The recent discovery of the biggest Burmese python ever found in Florida is convincing evidence of just how well established these highly destructive reptiles have become in Everglades National Park and other parts of South Florida, according to Florida scientists. The snake was 17 feet 7 inches (5.35 meters) long and weighed 164 1/2 pounds (76 kilograms). Scientists recovered 87 eggs from the snake–also a record for the state. The pythons “are surviving a long time in the wild,” said snake expert Kenneth Krysko of the Florida Museum of Natural History. “There’s nothing stopping them.” About 1,825 Burmese pythons were discovered in Everglades National Park from 2000 to 2011. However, scientists think the python population is many times higher.
Native to Southeast Asia, the python is classified as an invasive species in North America. From 1999 to 2004, pet exporters met a growing American demand for Burmese pythons by shipping more than 144,000 baby snakes to the United States. However, new owners were frequently unprepared or unwilling to care for the massive snakes in adulthood. Many owners dumped their snakes into the wild. Pythons released into the Everglades, a region with a climate similar to that of the snakes’ native habitat, flourished. Pythons also have escaped into the wild during hurricanes.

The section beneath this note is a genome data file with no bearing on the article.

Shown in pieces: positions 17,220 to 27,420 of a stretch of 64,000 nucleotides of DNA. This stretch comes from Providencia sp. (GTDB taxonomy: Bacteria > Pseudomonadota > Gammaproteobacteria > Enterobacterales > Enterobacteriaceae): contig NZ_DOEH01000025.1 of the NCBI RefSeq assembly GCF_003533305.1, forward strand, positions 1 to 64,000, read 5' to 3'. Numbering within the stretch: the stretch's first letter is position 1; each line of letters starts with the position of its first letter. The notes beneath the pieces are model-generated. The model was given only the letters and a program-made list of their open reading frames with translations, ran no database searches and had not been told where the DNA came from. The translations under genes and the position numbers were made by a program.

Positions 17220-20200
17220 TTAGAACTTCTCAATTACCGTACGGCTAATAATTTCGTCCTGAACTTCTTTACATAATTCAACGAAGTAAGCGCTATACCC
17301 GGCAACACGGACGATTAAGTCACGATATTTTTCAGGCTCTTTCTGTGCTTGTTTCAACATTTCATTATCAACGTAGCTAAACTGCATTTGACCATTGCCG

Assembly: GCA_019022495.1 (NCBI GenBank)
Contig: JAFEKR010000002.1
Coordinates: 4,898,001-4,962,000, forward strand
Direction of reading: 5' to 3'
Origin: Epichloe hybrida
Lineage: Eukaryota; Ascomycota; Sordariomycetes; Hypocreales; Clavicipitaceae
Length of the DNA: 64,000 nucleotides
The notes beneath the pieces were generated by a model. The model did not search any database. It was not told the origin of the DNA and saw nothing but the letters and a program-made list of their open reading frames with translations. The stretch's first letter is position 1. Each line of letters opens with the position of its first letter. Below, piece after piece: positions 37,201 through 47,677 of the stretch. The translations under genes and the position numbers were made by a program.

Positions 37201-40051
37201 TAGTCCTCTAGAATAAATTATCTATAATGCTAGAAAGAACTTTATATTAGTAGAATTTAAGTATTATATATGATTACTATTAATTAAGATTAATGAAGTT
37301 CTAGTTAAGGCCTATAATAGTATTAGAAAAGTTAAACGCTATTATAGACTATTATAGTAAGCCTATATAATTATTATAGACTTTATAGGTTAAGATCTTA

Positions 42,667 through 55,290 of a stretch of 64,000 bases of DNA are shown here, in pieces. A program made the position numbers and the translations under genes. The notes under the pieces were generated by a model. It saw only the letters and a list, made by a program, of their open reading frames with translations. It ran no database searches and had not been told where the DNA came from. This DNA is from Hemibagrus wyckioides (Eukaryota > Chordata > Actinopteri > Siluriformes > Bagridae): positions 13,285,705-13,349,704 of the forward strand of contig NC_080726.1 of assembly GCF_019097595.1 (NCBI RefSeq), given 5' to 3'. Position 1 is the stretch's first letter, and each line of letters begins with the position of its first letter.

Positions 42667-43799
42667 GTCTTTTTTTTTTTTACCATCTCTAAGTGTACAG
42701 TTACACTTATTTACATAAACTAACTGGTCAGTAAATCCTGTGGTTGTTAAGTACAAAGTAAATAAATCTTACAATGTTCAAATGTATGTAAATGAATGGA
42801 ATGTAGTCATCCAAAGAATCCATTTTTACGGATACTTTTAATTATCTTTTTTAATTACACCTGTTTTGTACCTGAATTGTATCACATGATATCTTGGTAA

The pythons have devastated the mammal population of the Everglades and were targeting the park’s birds, according to a study released in April 2012. The study was the first to provide evidence linking a sharp decline in populations of medium- and large-sized mammals in the park to an explosion in the number and range of the large snakes. The record-holding snake found recently had feathers in its stomach.
Wildlife experts agree that eliminating the secretive and hard-to-hunt snakes from the park would be impossible. They are unsure if the spread of the snakes, which have no natural predators in North America, can be halted. In January, the administration of President Barack Obama outlawed the import and interstate commerce of Burmese pythons, two other pythons, and the yellow anaconda. Reptile importers are still allowed to trade in reticulated pythons and boa constrictors. Florida permits residents to hunt pythons under certain conditions.
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